And as i asked before, would double buffering have any affect? EDIT: i just disables double buffering and i didn't notice any difference.

[Edited by - XTAL256 on August 4, 2008 3:16:57 AM]

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/// Map.cpp ///////////////////////
void Map::draw() {
drawImage(background, 0, 0, 800, 450); // Draws a texture mapped quad with background image on it
glDisable(GL_BLEND);
glDisable(GL_TEXTURE_2D);
glRasterPos2i(100, 300); // These values are just for debugging
glDrawPixels(width, height, GL_RGBA, GL_UNSIGNED_BYTE, image);
glEnable(GL_TEXTURE_2D);
glEnable(GL_BLEND);
}



Looks like you are disabling blending(glDisable(GL_BLEND)) right before drawing your pixels. That could be the problem.

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Na, i think that is for textures only and has no effect on glDrawPixels. I don't know for sure but i have tried with and without GL_BLEND and neither work.
In case anyone wants have a thorough look through my code (i'm not saying you have to, just if you have nothing else to do) i have uploaded my source code here. The code in question is in map/Map.cpp functions Map::create() and Map::draw(). Also look at the other files in that directory.

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Quote:
Original post by XTAL256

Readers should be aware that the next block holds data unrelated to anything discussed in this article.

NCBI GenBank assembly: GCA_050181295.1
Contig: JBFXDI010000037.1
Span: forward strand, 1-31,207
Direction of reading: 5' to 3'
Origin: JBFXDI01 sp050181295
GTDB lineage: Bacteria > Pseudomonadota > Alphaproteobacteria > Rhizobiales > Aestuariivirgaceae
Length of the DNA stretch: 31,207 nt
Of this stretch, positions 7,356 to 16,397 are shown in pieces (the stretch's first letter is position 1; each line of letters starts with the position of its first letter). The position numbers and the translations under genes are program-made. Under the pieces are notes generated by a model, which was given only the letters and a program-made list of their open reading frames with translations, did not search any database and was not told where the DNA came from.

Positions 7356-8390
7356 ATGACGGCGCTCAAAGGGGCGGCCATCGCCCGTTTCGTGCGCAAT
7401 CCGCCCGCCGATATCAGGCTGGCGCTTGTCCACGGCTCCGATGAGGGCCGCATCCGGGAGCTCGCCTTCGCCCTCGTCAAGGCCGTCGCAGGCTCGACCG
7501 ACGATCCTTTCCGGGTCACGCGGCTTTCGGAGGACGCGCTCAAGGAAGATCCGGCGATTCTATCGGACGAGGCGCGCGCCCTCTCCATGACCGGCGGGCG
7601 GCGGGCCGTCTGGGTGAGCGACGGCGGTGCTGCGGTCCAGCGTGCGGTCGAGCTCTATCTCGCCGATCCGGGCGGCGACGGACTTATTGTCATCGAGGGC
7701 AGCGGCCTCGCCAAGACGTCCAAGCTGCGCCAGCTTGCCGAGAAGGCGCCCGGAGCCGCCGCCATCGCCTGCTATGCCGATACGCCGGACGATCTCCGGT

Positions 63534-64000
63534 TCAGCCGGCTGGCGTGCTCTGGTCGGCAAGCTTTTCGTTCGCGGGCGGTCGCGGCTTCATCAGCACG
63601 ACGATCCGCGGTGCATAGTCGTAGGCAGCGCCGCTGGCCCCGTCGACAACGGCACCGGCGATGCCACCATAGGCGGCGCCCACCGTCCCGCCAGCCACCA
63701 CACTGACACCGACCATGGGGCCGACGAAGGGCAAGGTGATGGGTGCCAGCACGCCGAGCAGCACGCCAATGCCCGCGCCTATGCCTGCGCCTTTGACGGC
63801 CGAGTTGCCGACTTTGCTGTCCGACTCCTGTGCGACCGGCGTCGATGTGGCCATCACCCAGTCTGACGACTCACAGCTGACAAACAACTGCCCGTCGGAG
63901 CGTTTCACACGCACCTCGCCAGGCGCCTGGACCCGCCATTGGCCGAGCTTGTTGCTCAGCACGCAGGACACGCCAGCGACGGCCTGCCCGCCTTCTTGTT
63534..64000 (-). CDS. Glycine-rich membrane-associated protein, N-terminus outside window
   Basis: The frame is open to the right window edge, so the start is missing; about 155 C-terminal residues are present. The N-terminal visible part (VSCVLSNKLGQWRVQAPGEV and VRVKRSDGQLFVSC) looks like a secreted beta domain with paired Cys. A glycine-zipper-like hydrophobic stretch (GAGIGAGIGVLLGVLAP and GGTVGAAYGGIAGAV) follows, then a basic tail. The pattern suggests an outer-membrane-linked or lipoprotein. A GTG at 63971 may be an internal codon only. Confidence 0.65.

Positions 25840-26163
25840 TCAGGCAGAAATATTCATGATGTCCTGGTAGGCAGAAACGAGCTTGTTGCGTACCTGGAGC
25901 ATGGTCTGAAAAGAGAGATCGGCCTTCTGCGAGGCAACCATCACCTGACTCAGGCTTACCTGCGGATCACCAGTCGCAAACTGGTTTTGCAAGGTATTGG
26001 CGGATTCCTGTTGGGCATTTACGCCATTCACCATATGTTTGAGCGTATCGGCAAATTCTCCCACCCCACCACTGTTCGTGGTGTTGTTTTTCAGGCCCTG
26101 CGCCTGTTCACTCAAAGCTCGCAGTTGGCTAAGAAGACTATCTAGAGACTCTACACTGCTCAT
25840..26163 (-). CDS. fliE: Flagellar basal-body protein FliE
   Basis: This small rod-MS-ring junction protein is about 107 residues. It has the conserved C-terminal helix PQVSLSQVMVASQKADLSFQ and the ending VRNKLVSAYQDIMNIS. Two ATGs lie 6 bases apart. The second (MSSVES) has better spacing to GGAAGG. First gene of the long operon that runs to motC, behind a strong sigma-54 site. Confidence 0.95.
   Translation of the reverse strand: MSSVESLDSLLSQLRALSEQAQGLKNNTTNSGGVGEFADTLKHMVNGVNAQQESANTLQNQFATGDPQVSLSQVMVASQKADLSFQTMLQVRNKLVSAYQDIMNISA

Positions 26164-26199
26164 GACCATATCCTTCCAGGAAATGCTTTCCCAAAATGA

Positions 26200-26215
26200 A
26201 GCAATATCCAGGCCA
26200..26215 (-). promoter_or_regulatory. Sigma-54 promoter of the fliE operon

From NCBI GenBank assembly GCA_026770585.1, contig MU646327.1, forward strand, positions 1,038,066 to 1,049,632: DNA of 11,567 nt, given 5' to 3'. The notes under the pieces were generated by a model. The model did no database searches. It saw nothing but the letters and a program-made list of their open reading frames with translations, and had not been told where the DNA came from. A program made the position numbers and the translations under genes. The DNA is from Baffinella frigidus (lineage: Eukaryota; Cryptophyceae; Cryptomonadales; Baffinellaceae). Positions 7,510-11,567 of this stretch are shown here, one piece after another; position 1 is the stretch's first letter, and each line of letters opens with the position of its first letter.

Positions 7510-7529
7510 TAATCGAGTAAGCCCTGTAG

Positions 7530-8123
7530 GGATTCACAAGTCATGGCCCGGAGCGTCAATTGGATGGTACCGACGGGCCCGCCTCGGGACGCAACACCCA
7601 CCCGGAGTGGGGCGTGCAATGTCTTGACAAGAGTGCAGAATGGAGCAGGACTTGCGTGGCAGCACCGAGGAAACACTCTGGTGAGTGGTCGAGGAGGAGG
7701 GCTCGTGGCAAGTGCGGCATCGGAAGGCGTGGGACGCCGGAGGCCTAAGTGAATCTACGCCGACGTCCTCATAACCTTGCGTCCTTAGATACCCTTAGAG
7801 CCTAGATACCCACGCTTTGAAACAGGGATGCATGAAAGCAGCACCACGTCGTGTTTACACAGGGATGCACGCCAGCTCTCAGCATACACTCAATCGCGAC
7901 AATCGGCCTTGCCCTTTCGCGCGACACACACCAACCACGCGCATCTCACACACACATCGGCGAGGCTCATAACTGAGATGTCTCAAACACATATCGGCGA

Na, i think that is for textures only and has no effect on glDrawPixels. I don't know for sure but i have tried with and without GL_BLEND and neither work.
In case anyone wants have a thorough look through my code (i'm not saying you have to, just if you have nothing else to do) i have uploaded my source code here. The code in question is in map/Map.cpp functions Map::create() and Map::draw(). Also look at the other files in that directory.


Wrong, Blending is part of the pipeline, and works whatever your fragments come from textures, or from glDrawPixels.

So enable it to achieve transparency. (And setup the blend equation)

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Oh, ok. For some reason i got the impression that i had to disable GL_BLEND for glDrawPixels, i must have just been thinking of GL_TEXTURE_2D.
But even if i do that it still doesn't have transparency.

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Now that you've got blend back on i suggest commenting out
"Image::premultAlpha(image, width, height, 4);"
And see if that helps.

If not i cant really guess at why it wouldn't be working. I get alpha blending just fine with glDrawPixels using pretty much just:

glEnable(GL_BLEND);
glBlendFunc(GL_SRC_ALPHA, GL_ONE_MINUS_SRC_ALPHA);

...

glWindowPos2i(50,400);
glDrawPixels(imagewidth, imageheight, 0x1908, GL_UNSIGNED_BYTE, imagedata);

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Oh yeah, i forgot i still had pre-multiplied alpha on. Actually, i thought i already commented it out, i must have missed it. Oh, i remember why i kept it. For some reason, it doesn't have any transparency at all if i don't pre-multiply alpha. When i use it, the image is blended with the black background but not with the texture behind it.

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      I'm trying to learn OpenGL through a website and have proceeded until this page of it. The output is a simple triangle. The problem is the complexity.